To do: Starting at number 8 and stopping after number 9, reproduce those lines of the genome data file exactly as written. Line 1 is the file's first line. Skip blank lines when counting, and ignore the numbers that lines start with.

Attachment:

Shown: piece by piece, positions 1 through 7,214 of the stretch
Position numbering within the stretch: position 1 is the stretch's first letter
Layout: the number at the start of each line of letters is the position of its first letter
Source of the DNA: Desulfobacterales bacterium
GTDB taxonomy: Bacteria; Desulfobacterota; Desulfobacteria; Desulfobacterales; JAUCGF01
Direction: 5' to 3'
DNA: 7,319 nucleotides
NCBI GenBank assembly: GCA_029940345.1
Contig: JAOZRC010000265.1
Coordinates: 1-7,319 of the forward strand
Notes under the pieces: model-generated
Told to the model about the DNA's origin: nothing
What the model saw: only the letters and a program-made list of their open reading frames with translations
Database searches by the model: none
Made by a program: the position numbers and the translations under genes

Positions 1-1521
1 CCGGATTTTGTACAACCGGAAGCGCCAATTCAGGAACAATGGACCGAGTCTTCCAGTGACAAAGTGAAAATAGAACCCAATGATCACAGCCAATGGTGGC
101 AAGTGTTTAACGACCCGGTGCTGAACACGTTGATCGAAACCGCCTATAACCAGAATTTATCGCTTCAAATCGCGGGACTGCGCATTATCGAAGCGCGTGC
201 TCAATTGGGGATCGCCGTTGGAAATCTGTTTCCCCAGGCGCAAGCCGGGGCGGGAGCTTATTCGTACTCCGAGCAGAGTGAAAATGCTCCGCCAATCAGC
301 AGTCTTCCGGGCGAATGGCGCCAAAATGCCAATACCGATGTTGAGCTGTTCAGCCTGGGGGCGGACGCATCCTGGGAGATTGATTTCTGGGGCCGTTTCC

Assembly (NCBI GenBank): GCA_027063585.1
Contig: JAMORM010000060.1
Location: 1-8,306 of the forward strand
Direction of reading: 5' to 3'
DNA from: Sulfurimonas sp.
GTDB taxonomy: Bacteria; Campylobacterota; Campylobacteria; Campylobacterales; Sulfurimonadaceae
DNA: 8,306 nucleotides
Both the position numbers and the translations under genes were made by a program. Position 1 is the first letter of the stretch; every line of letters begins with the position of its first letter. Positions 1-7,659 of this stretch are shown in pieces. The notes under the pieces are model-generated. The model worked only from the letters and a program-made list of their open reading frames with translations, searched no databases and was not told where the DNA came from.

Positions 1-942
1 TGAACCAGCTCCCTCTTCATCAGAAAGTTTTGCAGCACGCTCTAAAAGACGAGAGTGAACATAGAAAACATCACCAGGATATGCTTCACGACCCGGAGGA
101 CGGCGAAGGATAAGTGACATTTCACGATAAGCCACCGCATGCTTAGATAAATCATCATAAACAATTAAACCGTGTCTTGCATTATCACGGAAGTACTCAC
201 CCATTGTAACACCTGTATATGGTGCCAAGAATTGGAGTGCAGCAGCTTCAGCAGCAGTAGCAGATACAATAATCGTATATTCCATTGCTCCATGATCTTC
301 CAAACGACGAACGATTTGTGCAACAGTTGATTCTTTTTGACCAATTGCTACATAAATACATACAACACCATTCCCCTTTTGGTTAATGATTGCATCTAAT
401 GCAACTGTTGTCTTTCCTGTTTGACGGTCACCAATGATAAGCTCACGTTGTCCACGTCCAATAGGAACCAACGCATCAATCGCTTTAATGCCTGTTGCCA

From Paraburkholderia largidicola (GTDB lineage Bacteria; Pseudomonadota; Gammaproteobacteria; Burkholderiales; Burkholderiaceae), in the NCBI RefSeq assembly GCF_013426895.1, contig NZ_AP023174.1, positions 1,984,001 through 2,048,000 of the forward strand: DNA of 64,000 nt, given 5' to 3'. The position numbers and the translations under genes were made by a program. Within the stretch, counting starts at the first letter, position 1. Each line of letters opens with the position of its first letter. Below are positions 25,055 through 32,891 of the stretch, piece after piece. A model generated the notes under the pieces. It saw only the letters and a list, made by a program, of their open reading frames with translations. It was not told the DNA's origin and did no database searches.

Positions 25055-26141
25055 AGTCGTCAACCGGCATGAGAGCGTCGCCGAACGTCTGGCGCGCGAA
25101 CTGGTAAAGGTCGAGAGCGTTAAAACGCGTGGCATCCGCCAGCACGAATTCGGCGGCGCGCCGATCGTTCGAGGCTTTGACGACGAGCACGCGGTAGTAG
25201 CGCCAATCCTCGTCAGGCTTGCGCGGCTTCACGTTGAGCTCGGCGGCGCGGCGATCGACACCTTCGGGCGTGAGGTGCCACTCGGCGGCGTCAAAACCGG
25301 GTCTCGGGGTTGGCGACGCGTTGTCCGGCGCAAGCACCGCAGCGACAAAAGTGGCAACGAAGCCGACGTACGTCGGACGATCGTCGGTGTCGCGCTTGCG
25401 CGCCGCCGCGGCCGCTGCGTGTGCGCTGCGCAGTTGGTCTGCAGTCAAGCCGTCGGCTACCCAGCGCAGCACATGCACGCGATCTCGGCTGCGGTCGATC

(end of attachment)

NCBI GenBank assembly: GCA_029940345.1
Contig: JAOZRC010000265.1